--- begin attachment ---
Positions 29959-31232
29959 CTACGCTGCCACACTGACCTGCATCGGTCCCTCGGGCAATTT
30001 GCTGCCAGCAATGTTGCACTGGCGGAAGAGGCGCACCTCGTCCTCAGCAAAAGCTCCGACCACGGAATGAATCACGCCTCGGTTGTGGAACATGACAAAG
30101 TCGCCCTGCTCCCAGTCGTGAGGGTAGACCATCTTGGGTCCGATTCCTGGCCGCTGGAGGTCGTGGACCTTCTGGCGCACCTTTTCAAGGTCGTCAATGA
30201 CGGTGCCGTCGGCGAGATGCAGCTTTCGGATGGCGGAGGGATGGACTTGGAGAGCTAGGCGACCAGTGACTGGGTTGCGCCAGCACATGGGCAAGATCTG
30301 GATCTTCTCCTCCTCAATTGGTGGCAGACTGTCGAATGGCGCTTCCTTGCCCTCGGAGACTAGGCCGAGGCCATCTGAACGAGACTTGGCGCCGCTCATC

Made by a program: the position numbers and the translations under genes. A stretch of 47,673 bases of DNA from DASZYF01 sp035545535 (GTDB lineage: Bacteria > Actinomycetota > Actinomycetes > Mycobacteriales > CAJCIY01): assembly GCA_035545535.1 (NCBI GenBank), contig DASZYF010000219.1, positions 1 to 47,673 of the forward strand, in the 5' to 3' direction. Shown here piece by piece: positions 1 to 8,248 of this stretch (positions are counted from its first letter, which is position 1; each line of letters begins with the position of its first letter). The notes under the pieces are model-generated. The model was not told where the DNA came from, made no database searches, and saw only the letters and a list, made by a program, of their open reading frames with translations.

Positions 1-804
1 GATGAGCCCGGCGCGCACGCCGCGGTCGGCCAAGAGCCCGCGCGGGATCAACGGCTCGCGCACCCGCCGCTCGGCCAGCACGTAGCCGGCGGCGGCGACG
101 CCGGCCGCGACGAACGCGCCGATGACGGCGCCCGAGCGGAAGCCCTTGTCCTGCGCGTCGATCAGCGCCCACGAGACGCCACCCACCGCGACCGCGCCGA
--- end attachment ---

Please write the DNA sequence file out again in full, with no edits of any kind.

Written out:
Positions 29959-31232
29959 CTACGCTGCCACACTGACCTGCATCGGTCCCTCGGGCAATTT
30001 GCTGCCAGCAATGTTGCACTGGCGGAAGAGGCGCACCTCGTCCTCAGCAAAAGCTCCGACCACGGAATGAATCACGCCTCGGTTGTGGAACATGACAAAG
30101 TCGCCCTGCTCCCAGTCGTGAGGGTAGACCATCTTGGGTCCGATTCCTGGCCGCTGGAGGTCGTGGACCTTCTGGCGCACCTTTTCAAGGTCGTCAATGA
30201 CGGTGCCGTCGGCGAGATGCAGCTTTCGGATGGCGGAGGGATGGACTTGGAGAGCTAGGCGACCAGTGACTGGGTTGCGCCAGCACATGGGCAAGATCTG
30301 GATCTTCTCCTCCTCAATTGGTGGCAGACTGTCGAATGGCGCTTCCTTGCCCTCGGAGACTAGGCCGAGGCCATCTGAACGAGACTTGGCGCCGCTCATC

Made by a program: the position numbers and the translations under genes. A stretch of 47,673 bases of DNA from DASZYF01 sp035545535 (GTDB lineage: Bacteria > Actinomycetota > Actinomycetes > Mycobacteriales > CAJCIY01): assembly GCA_035545535.1 (NCBI GenBank), contig DASZYF010000219.1, positions 1 to 47,673 of the forward strand, in the 5' to 3' direction. Shown here piece by piece: positions 1 to 8,248 of this stretch (positions are counted from its first letter, which is position 1; each line of letters begins with the position of its first letter). The notes under the pieces are model-generated. The model was not told where the DNA came from, made no database searches, and saw only the letters and a list, made by a program, of their open reading frames with translations.

Positions 1-804
1 GATGAGCCCGGCGCGCACGCCGCGGTCGGCCAAGAGCCCGCGCGGGATCAACGGCTCGCGCACCCGCCGCTCGGCCAGCACGTAGCCGGCGGCGGCGACG
101 CCGGCCGCGACGAACGCGCCGATGACGGCGCCCGAGCGGAAGCCCTTGTCCTGCGCGTCGATCAGCGCCCACGAGACGCCACCCACCGCGACCGCGCCGA